A woman from the D.C. metro area was among the more than 80 people killed when a passenger train derailed in Spain Wednesday.
Ana-Maria Cordoba, 47, worked as a benefits specialist for the Catholic Diocese of Arlington in northern Virginia, just outside of Washington, D.C.
Cordoba was traveling with her husband and daughter, who were also in the crash and are now listed in stable condition at local hospitals. The three were on their way to visit Cordoba's youngest son, who had just finished the Camino, a pilgrimage across northern Spain.
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"She passed away doing something that she loved," family friend Belinda Lee said. "She was traveling, she was with her family, and she was inspired. She wanted to be there."
Cordoba's children learned of her death over the phone.
Mike Donohue with the Arlington Diocese said the staff found out Thursday afternoon Cordoba had passed away.
"Initially we had just heard she was missing, [and] a noon mass was held [Thursday]," Donohue said. "She was very well-liked... [and] very helpful. She had a deep faith and was so very sweet."
At least five other Americans were also injured in the crash.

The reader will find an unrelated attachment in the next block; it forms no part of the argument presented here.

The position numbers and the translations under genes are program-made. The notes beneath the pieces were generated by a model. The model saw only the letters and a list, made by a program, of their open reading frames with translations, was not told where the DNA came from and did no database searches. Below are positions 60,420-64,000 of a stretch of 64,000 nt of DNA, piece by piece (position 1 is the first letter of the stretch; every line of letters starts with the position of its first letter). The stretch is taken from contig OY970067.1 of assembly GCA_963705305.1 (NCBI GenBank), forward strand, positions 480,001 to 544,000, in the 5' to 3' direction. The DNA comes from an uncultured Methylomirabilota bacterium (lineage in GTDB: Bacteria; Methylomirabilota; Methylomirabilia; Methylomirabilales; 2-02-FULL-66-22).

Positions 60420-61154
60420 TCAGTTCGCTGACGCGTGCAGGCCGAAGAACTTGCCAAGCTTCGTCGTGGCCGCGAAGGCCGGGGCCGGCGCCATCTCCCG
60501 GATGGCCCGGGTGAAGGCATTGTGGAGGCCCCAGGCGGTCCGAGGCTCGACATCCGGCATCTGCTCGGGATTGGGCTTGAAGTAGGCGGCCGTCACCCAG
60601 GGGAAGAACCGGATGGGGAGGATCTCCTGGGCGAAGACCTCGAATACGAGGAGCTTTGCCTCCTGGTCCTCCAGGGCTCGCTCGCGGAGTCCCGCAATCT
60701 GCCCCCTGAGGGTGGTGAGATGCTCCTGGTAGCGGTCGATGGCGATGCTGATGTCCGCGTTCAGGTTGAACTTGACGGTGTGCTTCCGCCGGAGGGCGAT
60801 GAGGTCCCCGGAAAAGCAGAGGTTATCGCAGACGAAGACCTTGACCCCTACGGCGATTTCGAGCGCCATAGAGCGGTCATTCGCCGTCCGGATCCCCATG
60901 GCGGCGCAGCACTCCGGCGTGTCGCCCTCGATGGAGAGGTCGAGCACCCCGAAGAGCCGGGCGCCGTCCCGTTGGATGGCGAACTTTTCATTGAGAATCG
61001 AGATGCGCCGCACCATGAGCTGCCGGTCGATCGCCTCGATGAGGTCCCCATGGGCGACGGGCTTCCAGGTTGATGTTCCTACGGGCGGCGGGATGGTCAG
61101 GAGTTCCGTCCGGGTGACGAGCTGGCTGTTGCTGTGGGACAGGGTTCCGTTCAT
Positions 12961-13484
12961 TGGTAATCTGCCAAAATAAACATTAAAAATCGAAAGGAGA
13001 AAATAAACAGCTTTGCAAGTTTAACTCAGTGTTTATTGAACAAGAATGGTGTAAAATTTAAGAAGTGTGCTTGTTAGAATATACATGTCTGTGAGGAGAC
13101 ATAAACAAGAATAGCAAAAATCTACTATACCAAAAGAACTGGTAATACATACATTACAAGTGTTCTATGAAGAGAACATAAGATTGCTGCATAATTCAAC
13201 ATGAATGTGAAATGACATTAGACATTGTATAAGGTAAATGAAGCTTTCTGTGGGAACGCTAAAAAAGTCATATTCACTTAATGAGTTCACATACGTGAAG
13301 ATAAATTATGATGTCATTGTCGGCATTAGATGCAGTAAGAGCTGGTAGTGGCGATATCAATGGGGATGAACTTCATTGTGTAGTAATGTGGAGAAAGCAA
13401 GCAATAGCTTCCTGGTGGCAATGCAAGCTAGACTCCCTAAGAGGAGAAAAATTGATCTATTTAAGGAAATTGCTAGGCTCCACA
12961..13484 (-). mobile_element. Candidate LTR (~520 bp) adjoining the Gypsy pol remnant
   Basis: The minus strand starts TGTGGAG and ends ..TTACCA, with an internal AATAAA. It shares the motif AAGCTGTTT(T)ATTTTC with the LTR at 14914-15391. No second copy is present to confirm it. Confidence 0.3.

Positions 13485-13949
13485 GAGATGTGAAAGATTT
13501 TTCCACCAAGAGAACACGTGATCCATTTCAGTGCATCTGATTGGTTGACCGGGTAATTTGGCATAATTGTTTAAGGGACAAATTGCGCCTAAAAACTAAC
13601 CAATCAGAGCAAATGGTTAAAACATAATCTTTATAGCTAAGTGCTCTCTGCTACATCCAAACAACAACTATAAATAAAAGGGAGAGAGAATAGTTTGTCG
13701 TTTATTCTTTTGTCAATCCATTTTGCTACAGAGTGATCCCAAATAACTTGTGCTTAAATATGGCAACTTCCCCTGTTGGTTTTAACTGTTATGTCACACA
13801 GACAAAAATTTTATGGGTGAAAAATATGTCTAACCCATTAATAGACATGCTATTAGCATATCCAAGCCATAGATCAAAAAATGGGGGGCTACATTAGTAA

Excessive speed has been identified as the likely cause of the accident, which occurred near the city of Santiago de Compostela in the Galicia region. Security video that surfaced Thursday shows the train speeding around a right curve.
The driver of the train was detained and put under formal investigation Thursday, NBC News reported.
The Spanish government has declared a national mourning period of three days in the wake of the crash, which was Europe’s worst mainline rail accident for more than 25 years.
President Obama issued a statement that said he and the first lady were "shocked and saddened" by the news of the crash.
"We offer our deepest sympathies and condolences to the families and loved ones of the more than 80 people who lost their lives," the statement read.